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Twelfth Week in Ordinary Time

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LIVING UNDER AUTHORITY

Liturgical Colour: 

Gen. 18: 1-15 & Mt. 8:5-11

The story of Abraham greeting three strangers who are out in the scorching noon heat of the desert has given endless interest to preachers and artists. Did the three strangers represent the Trinity they wonder.

Abraham’s hospitality is extremely generous. His guest tells him that next year he at the age of 99 will have a son. Sarah, who was well past the age of child bearing, was listening with amusement. The news made her laugh. The child born to them was Isaac and, through him, Abraham was to become the father of a great nation.

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GOD’S CARE FOR US

Liturgical Colour: 

Gen. 17:1, 9-10, 15-22 & Mt. 8:1-4

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GOD IS TRUSTWORTHY – ARE WE?

Liturgical Colour: 

Gen. 15:1-12,17-18 & Mt. 7:15-20

If there is anything in particular that we look for in human relationships, it is trustworthiness. Without this there can be no relationships at all. We want to be able to depend on a friend's word. We want someone who will keep his or her promises.

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FOLLOW THE PATH OF THE LORD

Liturgical Colour: 

Gen. 13:2, 5-18 & Mt. 7:6,12-14

Some people make it their rule of life to look after number one because, as they will tell you, if they don't then nobody else will. Abraham was not of that mind. When his herdsmen and those of his nephew, Lot, quarrelled over grazing rights for their flocks, he allowed Lot to take his choice of the richer portion of the land.

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WE COUNT MORE THAN A FLOCK OF SPARROWS!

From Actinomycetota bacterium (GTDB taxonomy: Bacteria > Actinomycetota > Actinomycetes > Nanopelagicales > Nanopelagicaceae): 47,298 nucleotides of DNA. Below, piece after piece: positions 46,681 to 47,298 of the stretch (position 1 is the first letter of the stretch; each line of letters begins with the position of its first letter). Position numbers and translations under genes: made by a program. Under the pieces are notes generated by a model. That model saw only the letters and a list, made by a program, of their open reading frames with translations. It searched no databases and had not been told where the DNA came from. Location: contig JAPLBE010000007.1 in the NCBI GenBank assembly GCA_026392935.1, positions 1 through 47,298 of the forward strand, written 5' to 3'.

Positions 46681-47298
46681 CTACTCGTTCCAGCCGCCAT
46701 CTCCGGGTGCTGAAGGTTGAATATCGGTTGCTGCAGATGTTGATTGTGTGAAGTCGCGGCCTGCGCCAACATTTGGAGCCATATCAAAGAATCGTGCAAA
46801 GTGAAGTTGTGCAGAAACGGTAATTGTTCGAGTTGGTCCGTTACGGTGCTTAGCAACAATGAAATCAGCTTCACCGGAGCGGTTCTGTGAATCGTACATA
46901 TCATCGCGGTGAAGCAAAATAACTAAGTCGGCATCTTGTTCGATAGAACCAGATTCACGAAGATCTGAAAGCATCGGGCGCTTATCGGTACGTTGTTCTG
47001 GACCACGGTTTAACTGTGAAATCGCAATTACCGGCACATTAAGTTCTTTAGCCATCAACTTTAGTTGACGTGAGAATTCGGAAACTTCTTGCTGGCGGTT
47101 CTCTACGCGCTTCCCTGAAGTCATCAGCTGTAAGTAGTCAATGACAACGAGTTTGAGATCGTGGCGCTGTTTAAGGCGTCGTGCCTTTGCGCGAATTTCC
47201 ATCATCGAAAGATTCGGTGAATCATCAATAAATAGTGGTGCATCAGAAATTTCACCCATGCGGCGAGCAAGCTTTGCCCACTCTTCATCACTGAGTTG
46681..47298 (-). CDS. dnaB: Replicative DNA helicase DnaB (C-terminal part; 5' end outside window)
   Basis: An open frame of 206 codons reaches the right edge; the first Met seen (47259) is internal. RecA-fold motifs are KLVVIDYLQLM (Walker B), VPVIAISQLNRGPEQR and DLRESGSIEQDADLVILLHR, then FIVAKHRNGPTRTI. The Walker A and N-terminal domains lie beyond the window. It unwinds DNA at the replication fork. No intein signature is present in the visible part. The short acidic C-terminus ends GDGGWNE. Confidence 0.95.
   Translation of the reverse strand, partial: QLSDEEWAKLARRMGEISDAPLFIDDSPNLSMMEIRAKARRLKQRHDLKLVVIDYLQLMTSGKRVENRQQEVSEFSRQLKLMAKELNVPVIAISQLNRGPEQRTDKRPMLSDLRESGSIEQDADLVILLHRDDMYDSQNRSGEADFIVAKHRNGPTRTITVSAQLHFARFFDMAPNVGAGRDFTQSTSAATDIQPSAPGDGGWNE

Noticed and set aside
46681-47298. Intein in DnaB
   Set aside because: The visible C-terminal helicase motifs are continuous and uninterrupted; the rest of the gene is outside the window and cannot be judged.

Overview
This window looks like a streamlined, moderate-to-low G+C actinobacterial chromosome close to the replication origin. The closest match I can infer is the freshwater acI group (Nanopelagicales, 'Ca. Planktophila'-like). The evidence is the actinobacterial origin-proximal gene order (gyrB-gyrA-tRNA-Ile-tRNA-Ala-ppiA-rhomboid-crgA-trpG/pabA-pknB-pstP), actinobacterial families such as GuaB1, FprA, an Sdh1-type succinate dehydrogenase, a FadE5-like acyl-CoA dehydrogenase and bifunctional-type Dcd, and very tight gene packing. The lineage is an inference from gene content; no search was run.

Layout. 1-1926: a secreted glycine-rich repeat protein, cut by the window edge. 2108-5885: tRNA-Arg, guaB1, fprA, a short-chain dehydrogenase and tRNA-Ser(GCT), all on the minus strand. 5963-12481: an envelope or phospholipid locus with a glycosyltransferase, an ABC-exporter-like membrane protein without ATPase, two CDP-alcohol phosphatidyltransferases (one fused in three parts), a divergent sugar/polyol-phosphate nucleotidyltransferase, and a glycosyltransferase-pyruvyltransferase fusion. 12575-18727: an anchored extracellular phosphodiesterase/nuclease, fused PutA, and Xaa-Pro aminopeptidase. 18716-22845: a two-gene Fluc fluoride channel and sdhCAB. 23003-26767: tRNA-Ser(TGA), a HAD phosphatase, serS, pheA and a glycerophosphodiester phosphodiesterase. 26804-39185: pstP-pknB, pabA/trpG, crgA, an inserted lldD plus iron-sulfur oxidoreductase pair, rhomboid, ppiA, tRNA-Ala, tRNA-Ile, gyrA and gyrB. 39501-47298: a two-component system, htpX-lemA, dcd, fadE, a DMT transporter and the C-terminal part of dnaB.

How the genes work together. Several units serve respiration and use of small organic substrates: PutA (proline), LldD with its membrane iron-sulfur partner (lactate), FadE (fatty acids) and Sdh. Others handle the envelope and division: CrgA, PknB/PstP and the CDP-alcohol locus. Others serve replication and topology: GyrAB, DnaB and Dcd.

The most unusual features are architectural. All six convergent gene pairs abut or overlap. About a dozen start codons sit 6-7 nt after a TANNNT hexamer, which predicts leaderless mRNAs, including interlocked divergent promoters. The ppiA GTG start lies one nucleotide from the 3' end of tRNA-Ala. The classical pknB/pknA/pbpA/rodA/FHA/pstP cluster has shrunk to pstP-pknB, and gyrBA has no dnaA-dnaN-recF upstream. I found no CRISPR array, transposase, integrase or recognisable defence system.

Liturgical Colour: 

Jer. 20:10-13; Rom. 5:12-15; Mt. 10 26-33

Some of us fail to recognise our worth. The world has many ways of putting us down. More often than not, it simply ignores us! A sense of our own self-worth is difficult to build, and even more difficult to maintain. Today's Gospel reading addresses this fact.

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WE ALL LIVE UNDER AUTHORITY!

Liturgical Colour: 

Lam. 2:2, 1-14, 18-19 & Mt. 8:5-17

The Book of Lamentations has been called the 'Book of Tears' as it expresses the agony, distress, horror and grief over the fall of Jerusalem. When reading today's passage my thoughts went straight to the bombed towns of Syria and the devastation, desolation and weeping. It appears the only One who can help them is the Lord. “Stretch out your hands to Him for the lives of your children who faint with hunger at the entrance to every street.”

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GOD IS OUR LOVING FATHER

Liturgical Colour: 

2 Kings 25:1-12 & Mt. 8:1-4

An important event in Jewish history, the destruction of the temple in Jerusalem, is told in today's first reading. The king was captured and tortured, his sons were murdered and his people were deported to Babylon. The writer evidently intended this event to be remembered, for he states the actual day when it occurred.

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THE ROCK ON WHICH TO BUILD OUR LIVES

Liturgical Colour: 

2 Kings 24:8-17 & Mt. 7:21-29

Solomon's son, Rehoboam, burdened his people with heavy taxes to maintain the Temple. This split the nation into two kingdoms, Israel in the north and Judah in the south. The kings of the newly-established northern kingdom gradually led the people to idolatry. As a result, God allowed the northern kingdom to be crushed by the Assyrians.

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WHAT A RICH INHERITANCE IS OURS!

Liturgical Colour: 

2 Kings 22:8-13; 23:1-3 & Mt. 7:15-20

Imagine one day when you open your mail and find a letter from a solicitor. A distant relative whom you have never met has died and named you in his will. You have inherited a fortune! After the shock of disbelief you begin to plan what you will do with all the money.

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NO ONE CAN FRUSTRATE THE PLANS OF GOD

Liturgical Colour: 

2 Kings 19:9-11, 14-21, 31-36 & Mt. 7:6, 12-14

Sennacherib, the king of Assyria, had destroyed the northern kingdom of lsrael and led the people off into slavery. He intended to do the same with Judah whose king, Hezekiah, knew that his people would be like an infant trying to confront a giant. So he did the best of all things and turned to God in earnest prayer.

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